Rhododendron oblongifolium (Small) Millais

  • Family: Ericaceae (blueberry family)
  • Common name: Texas azalea

    Shrub to 1.5 m (5 ft) tall. Crown open. Twigs gray to red-brown, glabrous. Leaves alternate, simple, leaves rotate terminally; oblong, obovate, or elliptic, 2.5-5 cm (1-2 in) long, 12-25 mm (0.5-1 in) wide, widest above the middle; firm and thick; puberulent above, pubescent along the veins beneath; color dull green above, paler beneath; gradually narrowed at base, acute at apex, margin entire, slightly revolute, ciliate with short white hairs. Flowers whorled clusters, pedicels 3-6 mm (0.1-0.2 in) long and glandular-hairy, 2.5-5 cm (1-2 in) wide; calyx 5-lobed, ovate, glandular-hairy; petals long, tubular, flaring into 5 lobes, white, glandular hairy; stamens 5, exerted; flowers appear in March after the leaves. Fruits capsules, about 10 mm (0.4 in) long, elongate, covered with stiff glandular hairs.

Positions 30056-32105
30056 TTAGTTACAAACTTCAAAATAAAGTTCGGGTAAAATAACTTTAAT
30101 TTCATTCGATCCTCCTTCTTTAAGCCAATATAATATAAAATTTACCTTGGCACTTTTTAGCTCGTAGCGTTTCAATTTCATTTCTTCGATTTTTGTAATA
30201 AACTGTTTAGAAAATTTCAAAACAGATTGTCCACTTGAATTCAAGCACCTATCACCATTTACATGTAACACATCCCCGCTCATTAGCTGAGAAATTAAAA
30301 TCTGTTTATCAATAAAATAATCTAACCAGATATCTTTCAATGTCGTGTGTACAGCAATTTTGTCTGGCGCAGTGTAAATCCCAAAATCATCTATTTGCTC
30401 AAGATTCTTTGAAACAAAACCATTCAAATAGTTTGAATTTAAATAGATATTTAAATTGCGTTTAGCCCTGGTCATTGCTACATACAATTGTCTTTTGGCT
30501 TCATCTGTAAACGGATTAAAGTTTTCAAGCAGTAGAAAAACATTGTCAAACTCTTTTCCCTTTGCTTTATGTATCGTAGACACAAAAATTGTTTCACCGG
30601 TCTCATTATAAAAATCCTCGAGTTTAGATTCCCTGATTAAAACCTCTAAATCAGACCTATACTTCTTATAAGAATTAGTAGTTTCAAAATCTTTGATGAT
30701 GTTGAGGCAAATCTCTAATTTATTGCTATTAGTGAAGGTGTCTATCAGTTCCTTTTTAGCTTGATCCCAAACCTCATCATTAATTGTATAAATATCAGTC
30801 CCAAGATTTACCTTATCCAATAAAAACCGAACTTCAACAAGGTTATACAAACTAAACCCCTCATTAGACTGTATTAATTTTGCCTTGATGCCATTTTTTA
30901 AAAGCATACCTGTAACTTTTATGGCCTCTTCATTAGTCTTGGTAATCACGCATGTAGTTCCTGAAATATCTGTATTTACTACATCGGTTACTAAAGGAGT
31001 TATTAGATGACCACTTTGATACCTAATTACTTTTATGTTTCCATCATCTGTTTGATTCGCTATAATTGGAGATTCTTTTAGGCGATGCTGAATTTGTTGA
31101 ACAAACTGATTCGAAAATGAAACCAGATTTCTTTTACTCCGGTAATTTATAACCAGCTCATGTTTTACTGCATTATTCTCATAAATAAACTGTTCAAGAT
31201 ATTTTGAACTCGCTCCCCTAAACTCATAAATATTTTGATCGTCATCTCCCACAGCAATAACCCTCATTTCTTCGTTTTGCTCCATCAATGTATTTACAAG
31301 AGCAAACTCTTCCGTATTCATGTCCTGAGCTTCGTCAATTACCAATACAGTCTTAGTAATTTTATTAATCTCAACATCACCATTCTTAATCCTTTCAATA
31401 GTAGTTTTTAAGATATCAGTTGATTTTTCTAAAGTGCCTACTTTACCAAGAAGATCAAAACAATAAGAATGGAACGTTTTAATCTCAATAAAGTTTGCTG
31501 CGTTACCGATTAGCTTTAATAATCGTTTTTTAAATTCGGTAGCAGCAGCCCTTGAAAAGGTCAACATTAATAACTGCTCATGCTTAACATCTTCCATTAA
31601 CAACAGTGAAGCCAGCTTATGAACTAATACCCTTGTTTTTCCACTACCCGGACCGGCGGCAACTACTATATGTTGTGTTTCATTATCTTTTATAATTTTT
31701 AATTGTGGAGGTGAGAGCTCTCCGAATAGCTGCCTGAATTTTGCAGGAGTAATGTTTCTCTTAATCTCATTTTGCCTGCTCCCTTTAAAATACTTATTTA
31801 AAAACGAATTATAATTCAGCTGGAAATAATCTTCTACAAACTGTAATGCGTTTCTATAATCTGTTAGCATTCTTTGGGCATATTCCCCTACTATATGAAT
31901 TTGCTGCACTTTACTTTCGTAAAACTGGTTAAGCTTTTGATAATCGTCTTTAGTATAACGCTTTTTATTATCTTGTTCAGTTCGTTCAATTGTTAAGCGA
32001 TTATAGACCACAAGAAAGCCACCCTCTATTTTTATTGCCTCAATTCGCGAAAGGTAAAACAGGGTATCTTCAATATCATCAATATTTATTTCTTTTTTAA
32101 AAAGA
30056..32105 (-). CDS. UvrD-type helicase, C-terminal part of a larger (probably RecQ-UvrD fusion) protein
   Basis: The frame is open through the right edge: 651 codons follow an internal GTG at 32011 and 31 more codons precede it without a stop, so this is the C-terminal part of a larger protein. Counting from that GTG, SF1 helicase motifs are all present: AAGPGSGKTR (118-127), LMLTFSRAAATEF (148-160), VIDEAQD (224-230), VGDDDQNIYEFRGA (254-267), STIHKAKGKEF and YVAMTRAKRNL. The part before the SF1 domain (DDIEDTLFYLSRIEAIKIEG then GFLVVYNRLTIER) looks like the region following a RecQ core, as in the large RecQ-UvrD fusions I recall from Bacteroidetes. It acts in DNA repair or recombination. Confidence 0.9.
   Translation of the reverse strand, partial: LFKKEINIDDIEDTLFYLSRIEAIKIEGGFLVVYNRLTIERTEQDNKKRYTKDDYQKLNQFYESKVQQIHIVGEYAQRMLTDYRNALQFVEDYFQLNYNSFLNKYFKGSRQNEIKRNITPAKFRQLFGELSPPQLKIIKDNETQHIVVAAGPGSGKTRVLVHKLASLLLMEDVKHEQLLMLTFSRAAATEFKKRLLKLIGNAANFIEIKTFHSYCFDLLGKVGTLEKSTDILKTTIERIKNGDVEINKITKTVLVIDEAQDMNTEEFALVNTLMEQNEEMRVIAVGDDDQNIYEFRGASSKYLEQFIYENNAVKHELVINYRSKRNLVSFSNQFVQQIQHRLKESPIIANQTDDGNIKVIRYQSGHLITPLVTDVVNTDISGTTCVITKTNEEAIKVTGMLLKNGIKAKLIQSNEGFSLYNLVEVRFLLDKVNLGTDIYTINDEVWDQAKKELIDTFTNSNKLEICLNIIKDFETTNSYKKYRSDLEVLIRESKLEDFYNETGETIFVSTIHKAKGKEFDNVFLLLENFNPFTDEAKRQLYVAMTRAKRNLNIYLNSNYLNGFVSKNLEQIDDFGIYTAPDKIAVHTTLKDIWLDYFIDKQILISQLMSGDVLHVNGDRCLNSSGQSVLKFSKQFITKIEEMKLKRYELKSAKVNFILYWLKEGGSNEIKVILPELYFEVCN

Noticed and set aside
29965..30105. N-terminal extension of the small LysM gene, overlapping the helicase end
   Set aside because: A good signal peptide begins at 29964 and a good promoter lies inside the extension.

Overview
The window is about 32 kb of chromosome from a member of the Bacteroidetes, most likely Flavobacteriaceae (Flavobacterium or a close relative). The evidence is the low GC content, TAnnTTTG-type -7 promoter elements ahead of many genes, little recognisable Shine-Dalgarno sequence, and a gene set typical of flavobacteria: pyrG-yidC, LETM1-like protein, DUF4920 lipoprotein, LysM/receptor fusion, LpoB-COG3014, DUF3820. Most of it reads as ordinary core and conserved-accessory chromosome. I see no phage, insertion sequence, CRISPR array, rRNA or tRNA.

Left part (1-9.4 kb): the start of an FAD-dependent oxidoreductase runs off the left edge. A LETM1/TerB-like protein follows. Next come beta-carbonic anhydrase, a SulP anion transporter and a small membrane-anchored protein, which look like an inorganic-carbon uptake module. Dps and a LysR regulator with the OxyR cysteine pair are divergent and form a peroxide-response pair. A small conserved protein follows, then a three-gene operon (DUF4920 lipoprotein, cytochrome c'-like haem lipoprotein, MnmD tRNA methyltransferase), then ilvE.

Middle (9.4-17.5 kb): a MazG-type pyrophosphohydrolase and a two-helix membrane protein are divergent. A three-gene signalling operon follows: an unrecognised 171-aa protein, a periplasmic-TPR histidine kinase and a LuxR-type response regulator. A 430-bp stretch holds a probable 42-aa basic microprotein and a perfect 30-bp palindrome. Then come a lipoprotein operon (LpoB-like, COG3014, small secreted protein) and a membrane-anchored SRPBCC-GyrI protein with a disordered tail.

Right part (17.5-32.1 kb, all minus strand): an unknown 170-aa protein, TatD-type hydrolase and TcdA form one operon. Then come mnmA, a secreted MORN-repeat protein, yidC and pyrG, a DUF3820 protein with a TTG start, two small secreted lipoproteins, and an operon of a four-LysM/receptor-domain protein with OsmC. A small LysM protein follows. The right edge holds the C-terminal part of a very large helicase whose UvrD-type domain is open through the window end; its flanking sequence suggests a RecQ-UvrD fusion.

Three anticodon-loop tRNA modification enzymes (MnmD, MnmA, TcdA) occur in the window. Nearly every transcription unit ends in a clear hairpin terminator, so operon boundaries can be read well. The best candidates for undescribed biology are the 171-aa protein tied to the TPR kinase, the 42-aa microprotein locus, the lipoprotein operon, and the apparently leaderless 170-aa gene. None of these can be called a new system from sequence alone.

Distribution: occurs in Oklahoma, Texas, and Arkansas. Uncommon, restricted to eastern Oklahoma.
    Habitat: moist, sandy, acid soil.
    NWI status: FACW,FACW+
    Comment: Rhododendron means rose tree; oblongifolium refers to the oblong leaf shape. Flowers very fragrant.
    Field identification: there are two species of Rhododendron in eastern Oklahoma. Texas azalea has glabrous twigs, unlike wild honeysuckle (Rhododendron canescens) which has canescent-pilose twigs.
    Horticulture: Texas azalea can be propagated by soft root cuttings.
    Wildlife benefits: Rhododendrons are a nectar source for hummingbirds.

    Distribution in Oklahoma:

    Last update: 9/17/99
    Go to Oklahoma Biological Survey Home Page